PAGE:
Four of the country’s newspapers (The Guardian, the Independent, the Times, and the Daily Telegraph) have regular sketch writers, and the Daily Mail employs one intermittently. Given the nakedly nonobjective nature of British newspapers, sketch writers—who usually work themselves up the ranks to achieve their envied positions—tend to mirror the editorial stances of their employers. Hoggart tells me that the sketches of his colleague Quentin Letts, for instance, reflect the “populist hatred for politicians that you expect in a reader of the Daily Mail”—the Mail being synonymous with an old-fashioned England obsessed with the causes of unimpeded immigration and fox hunting. Hoggart is the longest serving of the “Guild of Sketch Writers” (as the group calls itself), having written sketches “on and off” for The Guardian since 1973. P. J. O’Rourke calls him the “P. G. Wodehouse of Westminster,” and it’s not hard to see why. In 2005, witnessing the triumphant return of George Galloway to the House of Commons (days earlier, Galloway had wowed Americans with his Scottish brogue-inflected ranting before a U.S. Senate subcommittee that called him to testify about his alleged taking of bribes from Saddam Hussein), Hoggart wrote that the radical left-wing MP’s incredibly short visit to the parliamentary chamber “was the political equivalent of a dog announcing its presence by peeing on a garden wall.” Riffing on a mid-twentieth-century sketch writer’s essay collection entitled The Glories of Parliament, Hoggart tells me that the title would be “inconceivable today, like The Pleasures of Pedophilia.”

“Verbal cartoonists” is how Hoggart describes himself and his colleagues (sketch writers were long the sole sources of reporting on the atmosphere of Parliament; radio broadcasts of parliamentary proceedings did not begin until 1978, and television cameras were not permitted in the House of Commons until 1989). Sketch writers must come up with “endless metaphors” to describe the political figures they cover. Treneman, reminiscing on her descriptions of beleaguered Prime Minister Gordon Brown, remarks, “I do the bear thing. I did the bull thing for a while.” Andrew Gimson, sketch writer for the Daily Telegraph, asks me if Mark Twain ever wrote about American politics, and when I say that it wasn’t his specialty, he remarks that Twain would “have been a very good sketch writer.”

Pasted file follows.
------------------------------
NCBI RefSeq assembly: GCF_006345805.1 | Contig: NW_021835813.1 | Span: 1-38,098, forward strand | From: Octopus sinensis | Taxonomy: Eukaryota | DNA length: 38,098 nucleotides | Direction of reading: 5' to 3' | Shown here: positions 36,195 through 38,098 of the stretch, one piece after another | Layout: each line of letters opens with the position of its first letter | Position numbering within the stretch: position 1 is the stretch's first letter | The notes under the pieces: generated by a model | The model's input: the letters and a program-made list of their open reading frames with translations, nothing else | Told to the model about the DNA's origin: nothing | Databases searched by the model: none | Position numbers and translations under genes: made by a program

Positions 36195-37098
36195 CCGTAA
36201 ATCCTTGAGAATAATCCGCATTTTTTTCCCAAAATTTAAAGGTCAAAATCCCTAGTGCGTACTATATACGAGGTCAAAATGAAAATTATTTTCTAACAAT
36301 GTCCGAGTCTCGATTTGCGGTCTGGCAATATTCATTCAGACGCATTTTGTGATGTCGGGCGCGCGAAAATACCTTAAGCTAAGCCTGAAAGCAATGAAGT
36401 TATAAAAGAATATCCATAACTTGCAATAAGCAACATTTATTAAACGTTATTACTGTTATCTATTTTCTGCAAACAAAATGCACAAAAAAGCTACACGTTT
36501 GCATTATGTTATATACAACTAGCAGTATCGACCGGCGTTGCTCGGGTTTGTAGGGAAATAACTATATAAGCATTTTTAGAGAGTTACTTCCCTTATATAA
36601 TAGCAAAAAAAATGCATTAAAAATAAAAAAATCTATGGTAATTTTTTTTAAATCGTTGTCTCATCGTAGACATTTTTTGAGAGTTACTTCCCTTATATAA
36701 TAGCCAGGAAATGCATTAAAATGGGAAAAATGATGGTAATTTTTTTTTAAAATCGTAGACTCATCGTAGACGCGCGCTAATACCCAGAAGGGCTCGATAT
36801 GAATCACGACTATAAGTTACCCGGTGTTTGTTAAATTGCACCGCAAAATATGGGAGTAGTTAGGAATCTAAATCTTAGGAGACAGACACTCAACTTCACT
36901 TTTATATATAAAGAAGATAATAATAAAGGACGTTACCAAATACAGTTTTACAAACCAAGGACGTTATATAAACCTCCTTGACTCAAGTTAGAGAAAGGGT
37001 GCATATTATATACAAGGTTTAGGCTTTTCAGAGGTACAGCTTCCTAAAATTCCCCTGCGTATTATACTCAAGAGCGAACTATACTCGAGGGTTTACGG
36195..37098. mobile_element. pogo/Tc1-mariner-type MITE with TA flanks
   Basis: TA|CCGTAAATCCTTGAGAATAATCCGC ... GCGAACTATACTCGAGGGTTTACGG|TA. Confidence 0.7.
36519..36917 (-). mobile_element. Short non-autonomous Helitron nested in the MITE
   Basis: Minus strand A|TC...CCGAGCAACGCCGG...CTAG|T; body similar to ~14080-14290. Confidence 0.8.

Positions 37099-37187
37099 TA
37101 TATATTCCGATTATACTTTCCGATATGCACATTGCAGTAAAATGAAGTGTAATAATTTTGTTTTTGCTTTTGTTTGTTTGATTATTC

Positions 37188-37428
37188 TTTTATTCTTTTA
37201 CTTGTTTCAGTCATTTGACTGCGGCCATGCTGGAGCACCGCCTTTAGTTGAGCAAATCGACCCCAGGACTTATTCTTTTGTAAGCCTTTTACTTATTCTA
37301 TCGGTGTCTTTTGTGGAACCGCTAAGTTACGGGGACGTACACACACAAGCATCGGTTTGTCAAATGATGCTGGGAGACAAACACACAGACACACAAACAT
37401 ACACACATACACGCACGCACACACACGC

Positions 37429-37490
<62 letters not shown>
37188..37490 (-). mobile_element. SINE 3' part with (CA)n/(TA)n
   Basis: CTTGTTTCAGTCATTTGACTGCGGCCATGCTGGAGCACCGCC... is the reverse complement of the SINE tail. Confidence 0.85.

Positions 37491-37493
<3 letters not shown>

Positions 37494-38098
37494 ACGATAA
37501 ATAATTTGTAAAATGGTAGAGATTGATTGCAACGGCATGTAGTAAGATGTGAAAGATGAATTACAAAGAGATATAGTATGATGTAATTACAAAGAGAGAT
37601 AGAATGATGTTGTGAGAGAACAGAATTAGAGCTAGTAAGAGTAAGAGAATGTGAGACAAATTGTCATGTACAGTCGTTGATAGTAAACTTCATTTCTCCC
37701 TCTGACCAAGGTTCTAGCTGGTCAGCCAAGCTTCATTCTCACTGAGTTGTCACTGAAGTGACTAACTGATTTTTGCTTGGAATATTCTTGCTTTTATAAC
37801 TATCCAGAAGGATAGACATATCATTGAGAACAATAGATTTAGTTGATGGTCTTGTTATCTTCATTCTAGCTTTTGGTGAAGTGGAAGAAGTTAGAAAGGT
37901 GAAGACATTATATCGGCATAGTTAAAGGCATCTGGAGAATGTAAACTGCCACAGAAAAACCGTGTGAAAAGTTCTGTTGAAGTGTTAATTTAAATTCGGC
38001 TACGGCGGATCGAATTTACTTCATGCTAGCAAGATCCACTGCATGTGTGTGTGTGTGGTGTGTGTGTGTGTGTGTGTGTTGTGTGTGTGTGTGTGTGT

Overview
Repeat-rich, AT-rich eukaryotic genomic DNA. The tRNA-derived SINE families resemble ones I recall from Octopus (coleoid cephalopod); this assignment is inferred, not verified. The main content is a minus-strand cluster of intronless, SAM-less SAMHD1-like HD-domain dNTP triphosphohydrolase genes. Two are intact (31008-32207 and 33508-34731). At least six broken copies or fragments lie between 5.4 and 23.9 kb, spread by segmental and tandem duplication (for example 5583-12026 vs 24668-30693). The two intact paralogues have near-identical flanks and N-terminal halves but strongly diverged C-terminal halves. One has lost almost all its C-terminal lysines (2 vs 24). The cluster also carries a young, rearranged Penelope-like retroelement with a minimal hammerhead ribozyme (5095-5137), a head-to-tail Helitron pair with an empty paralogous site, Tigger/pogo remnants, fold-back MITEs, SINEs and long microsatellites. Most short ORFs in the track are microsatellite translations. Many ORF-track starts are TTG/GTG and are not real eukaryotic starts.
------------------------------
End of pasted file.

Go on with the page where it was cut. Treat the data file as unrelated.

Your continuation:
Politicians’ attitude toward sketch writers varies, depending on the personality of the legislator (“Some politicians want to be liked by the sketch writers because they’re sad people,” Treneman says). John Prescott, Tony Blair’s deputy prime minister, was an early and favorite target given his blustering speaking style and a 2001 incident in which he punched a man who threw an egg in his face. In his last Commons appearance, Prescott (who had earlier ridiculed sketch writers as “screenwriters”) complained about the “penny scribblers in the press gallery,” a reference to James Boswell’s description of parliamentary journalists as “obscure scribblers.” While some may see sketch writing as yet another example of the public’s cynical disdain for politics and public servants, a Labor MP (himself sometimes the subject of the sketch writers’ sharp pens) told me that the existence of sketch writing—to the luxury of making light of politics—is a “quintessential part of a mature democracy” that doesn’t exist in countries where the foundations of liberal government are weak. Frank Field, a backbench Labor MP, suggests that “we should have a draconian regulatory body that has the power to take off limbs for offenses to control the way they report our foolishness.” Clearly, the existence of humor in the relationship between British politicians and the “obscure scribblers” who cover them cuts both ways.

James Kirchick is a contributing editor for The New Republic and a fellow with the Foundation for Defense of Democracies.